Why am I not reading?

The Sunday Salon

The Sunday Salon

These are the things that are happening when my reading gets out of focus:

  • I have too much work that needs to be done (and heavy traffic on the way home) and I just want to hit the sacks early. The problem is, I just lie around doing nothing while waiting for hunger to strike me down.
  • I am looking for a new place. And you know what’s on the top of my list of considerations? Book and shelf space.
  • I am spending way too much time on mobile games and I can’t seem to delete them from my phone.
  • I have an inner turbulence that I have to get through. Fortunately, this does not count now.
  • I am reading more books than I could handle. Infinite Jest, Great Expectations, and Love in the Time of Cholera (and Les Miserables). I realize that I am not a good polyreader. So I am going to finish these three and return to monogamy.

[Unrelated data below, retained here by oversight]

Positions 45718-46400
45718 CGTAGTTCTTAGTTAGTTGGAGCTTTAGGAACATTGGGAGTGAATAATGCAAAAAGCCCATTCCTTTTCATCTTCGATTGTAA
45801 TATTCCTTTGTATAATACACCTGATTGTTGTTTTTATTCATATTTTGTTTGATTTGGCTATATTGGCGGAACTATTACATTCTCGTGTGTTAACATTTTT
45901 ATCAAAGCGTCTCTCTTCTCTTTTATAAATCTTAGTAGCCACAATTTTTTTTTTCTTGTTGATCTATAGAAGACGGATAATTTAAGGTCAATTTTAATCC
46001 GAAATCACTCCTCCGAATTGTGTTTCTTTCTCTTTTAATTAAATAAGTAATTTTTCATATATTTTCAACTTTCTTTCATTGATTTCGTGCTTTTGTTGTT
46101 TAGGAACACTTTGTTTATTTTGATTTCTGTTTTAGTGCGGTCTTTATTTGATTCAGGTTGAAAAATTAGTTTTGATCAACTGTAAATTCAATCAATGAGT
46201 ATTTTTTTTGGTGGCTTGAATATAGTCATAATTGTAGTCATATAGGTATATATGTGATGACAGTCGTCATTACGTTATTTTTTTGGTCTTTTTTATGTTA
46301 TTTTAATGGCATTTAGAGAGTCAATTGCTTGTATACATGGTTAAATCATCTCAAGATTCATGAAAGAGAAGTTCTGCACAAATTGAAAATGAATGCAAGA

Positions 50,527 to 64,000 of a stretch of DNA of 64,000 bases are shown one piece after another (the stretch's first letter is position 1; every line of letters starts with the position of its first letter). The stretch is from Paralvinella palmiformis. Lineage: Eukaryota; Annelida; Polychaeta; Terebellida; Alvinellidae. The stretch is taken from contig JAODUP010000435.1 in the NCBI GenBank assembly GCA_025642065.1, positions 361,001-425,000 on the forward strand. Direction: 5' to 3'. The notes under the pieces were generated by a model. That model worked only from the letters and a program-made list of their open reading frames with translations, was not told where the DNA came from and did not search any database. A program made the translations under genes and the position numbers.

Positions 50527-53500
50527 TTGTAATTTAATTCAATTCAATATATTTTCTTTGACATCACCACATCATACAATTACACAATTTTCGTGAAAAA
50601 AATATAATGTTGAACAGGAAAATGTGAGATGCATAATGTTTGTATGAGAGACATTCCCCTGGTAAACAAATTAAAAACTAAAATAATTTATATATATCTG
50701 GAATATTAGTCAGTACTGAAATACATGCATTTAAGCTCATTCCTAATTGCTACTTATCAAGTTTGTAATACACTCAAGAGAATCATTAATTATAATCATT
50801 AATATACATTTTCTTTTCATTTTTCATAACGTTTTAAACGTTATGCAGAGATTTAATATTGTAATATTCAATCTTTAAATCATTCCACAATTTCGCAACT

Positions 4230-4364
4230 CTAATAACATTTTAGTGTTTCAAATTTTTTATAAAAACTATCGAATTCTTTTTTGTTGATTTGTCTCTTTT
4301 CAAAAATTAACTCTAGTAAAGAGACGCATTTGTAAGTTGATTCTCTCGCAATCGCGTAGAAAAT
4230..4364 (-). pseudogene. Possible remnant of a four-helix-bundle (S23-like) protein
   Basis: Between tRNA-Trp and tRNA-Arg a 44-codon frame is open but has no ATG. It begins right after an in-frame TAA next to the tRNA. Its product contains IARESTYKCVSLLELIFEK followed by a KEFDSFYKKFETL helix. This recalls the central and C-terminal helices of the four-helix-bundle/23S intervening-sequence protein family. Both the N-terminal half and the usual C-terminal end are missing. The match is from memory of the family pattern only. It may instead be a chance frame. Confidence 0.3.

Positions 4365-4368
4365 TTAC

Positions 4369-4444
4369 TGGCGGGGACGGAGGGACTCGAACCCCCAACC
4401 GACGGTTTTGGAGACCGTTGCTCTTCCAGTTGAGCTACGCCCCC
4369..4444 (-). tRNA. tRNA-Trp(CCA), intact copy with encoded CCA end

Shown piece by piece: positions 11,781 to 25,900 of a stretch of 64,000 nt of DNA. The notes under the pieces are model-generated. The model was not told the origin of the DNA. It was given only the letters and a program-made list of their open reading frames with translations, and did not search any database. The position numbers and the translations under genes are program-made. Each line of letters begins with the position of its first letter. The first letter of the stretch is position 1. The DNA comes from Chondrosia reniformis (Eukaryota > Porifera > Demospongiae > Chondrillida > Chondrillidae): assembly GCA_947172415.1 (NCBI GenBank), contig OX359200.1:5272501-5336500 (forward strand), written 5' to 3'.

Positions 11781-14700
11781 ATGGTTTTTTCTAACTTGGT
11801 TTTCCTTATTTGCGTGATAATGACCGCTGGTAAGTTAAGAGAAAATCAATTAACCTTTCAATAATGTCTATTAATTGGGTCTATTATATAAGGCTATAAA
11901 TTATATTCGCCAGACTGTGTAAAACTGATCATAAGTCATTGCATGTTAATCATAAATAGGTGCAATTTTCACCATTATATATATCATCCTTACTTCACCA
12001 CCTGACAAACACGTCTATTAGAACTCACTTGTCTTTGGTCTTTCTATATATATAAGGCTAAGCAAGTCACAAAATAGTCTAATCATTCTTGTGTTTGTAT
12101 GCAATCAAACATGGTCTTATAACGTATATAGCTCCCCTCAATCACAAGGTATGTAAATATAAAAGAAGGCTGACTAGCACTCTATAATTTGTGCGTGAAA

I may not be reading a lot of books but I am definitely reading a lot of online stuff. Here are some of the interesting links that I found this week:

The lines were too long

The Sunday Salon

The Sunday Salon

A friend and I went to the anniversary sale of a leading book store here in the Philippines. The books littered at the sale tables weren’t that impressive, but the 20% discount for regular items was appealing. I picked up (and returned) The Pale King, The Collected Stories of William Faulkner, and Kristin Lavransdatter. I didn’t know what to buy, but after seeing the long queue of people, plus their respective carts of books, we decided not to push through.